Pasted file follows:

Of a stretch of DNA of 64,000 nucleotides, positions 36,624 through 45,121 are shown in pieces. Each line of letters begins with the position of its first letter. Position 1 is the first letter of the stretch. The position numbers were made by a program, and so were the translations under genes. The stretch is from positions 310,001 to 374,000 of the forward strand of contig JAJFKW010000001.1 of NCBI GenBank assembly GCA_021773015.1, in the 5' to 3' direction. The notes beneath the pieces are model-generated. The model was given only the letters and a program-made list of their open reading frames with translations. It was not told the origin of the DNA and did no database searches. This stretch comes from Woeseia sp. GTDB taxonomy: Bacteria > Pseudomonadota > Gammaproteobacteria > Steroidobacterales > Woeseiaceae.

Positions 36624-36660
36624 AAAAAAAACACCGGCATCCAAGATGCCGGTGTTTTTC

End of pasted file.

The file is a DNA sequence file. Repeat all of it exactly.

Of a stretch of DNA of 64,000 nucleotides, positions 36,624 through 45,121 are shown in pieces. Each line of letters begins with the position of its first letter. Position 1 is the first letter of the stretch. The position numbers were made by a program, and so were the translations under genes. The stretch is from positions 310,001 to 374,000 of the forward strand of contig JAJFKW010000001.1 of NCBI GenBank assembly GCA_021773015.1, in the 5' to 3' direction. The notes beneath the pieces are model-generated. The model was given only the letters and a program-made list of their open reading frames with translations. It was not told the origin of the DNA and did no database searches. This stretch comes from Woeseia sp. GTDB taxonomy: Bacteria > Pseudomonadota > Gammaproteobacteria > Steroidobacterales > Woeseiaceae.

Positions 36624-36660
36624 AAAAAAAACACCGGCATCCAAGATGCCGGTGTTTTTC